Cover Story

I'll never duck a controversy

He walks and talks and quacks like a conservative, but he's much more than that. Meet Mallard Fillmore creator Bruce Tinsley, a cartoonist as politically incorrect in real life as his main character is in fiction. Hatched in controversy, Mallard now flies in more than 400 newspapers around the country, but Mallard's creator credits not controversy but God's grace for his success.

Issue: "The Man Behind the Duck," July 26, 1997

Bruce Tinsley hesitates to tell how he dreamed up the idea of his born-again (or hatched-again), politically conservative cartoon duck. He fears that folks will think he's spinning a bald-faced yarn. "It's so politically correct," he says of the origins of Mallard Fillmore. "It's too perfect."

But he tells the tale anyway. Mr. Tinsley's bosses at the newspaper where he once worked had asked the artist to design a mascot for their weekend entertainment section. Mr. Tinsley's first idea was a blue hippopotamus. "The managing editor and the executive editor said they couldn't believe I submitted a drawing like that," Mr. Tinsley recalls. "It would offend fat women. My hippopotamus was appropriately gender neutral. I don't know why they came up with fat women as opposed to fat people."

So he submitted his next idea, which was, by his description, "a huge nose in a tuxedo."

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"I thought this would be perfect because he was dressed up, a tux on, a top hat and a cane. That was immediately shot down, too, because they said a big nose would offend Jews and people of Mediterranean descent. The second thing they said was that noses in the '90s were associated with cocaine."

His third submission was a duck. "The duck won by default," Tinsley says. "It didn't offend anybody, although the executive editor did wonder if the duck shouldn't be wearing pants."

If Mallard didn't offend anyone at first, it wasn't long before his webbed feet were stepping all over liberal toes. Mallard the Mascot had become Mallard the cartoon, and Mr. Tinsley's new publisher and new editor asked him to pipe down his conservative voice. He refused. They fired him. "The publisher made no bones about it. He said, 'You're too conservative for us. We're more liberal than your old editor and publisher.' I'm not sure how that was possible. Maybe they were just less tolerant."

Mallard Fillmore, a conservative TV reporter employed by liberal bosses and working with an air-head anchor (Mallard might say that's redundant), is the conservative answer to Doonesbury. Indeed, many newspapers now run Doonesbury on the left-hand side of their editorial page, butting (that's an appropriate verb) Mallard up against Zonker and Co. on the right-hand side. While nothing is off limits, Mallard consistently skewers all matters liberal, from Bill Clinton to the news media with a few jibes at talk-show host Jerry Springer thrown in for fun.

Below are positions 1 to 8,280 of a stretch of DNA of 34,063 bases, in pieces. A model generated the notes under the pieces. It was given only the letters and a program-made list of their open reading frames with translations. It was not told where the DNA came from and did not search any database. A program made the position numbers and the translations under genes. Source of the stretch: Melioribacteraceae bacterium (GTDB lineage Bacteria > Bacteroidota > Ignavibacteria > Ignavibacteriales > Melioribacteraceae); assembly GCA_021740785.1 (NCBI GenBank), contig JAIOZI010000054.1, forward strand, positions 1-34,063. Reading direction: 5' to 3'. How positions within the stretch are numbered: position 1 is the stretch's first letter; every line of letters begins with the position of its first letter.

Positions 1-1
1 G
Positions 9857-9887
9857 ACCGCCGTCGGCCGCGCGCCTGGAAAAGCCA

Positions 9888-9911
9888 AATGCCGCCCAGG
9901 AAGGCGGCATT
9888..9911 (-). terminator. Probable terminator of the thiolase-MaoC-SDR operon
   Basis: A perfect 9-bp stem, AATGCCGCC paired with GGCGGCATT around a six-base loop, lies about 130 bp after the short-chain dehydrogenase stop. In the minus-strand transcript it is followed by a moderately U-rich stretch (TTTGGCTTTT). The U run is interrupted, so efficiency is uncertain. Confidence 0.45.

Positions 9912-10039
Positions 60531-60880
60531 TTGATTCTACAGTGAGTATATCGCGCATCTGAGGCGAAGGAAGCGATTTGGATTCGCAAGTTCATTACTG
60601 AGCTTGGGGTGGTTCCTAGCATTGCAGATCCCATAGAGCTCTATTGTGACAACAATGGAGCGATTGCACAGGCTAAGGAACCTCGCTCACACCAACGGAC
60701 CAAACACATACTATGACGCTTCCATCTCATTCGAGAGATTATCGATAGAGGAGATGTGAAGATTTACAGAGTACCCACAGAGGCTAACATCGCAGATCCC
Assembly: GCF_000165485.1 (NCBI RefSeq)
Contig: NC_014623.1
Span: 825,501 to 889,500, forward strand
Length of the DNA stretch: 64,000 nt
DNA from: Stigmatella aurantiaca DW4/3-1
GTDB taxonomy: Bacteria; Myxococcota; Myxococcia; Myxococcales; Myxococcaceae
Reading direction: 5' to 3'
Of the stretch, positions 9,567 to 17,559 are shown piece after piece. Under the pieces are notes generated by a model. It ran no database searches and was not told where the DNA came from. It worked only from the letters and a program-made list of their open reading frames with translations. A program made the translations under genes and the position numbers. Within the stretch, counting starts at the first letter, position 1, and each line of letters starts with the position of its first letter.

Mallard is so conservative that occasionally he is tossed out of one of the more than 400 newspapers that carry him, in much the same way that Rush Limbaugh might be kicked out of NPR's Christmas party. That's when Mr. Tinsley finds out the size of his following. (Mr. Limbaugh, by the way, is a fan and occasionally reads aloud a Mallard strip on his daily program.)

In Colorado, for instance, The Denver Post's editorial page editor didn't care for Mallard's politics and yanked the cartoon. Mr. Tinsley's two-week series about Teddy Kennedy and Bill Clinton on spring break in Florida was the final provocation. It went beyond the pale of good taste, says Sue O'Brien, who rues the decision. "All I can say is we tried to stop running Mallard," says Ms. O'Brien, pain still evident in her voice. "We got absolutely clobbered. He has more dedicated fans out there than you would believe."

The clobbering was sufficient to convince Post Editor Dennis Britton not only to reinstate the duck, but to do so with a signed, front-page, top-of-the-fold explanation. "Mallard Fillmore, whether Sue and I think he's mean-spirited or not, has a flock of fans, many of whom chided us for being thin-skinned and narrow-minded," Mr. Britton wrote. "Clearly, we are both on occasion.... Most of you told us to lighten up, not to censor, to give the 'other side' a voice, to honor the First Amendment.... We think you made excellent points.... The Duck Flies Again."

With the occasional pulling of his strip, Mr. Tinsley joins the likes of fellow Christian cartoonist Johnny Hart, whose Christmas and Easter cartoons are routinely censored by the Los Angeles Times. And like Mr. Hart, Mr. Tinsley uses those holidays to openly proclaim his faith.

Mr. Tinsley, like his Denver fans, is appalled at the sensitivity of the keepers of the First Amendment. "I have newspaper editors who will say, 'I can't stand Mallard Fillmore, but we publish it because we think it lends balance to our page.' And then again, I have other newspaper editors who say, 'It makes too much fun of the media. Why am I going to publish something that makes fun of journalism?' I can't believe how thin-skinned they are."

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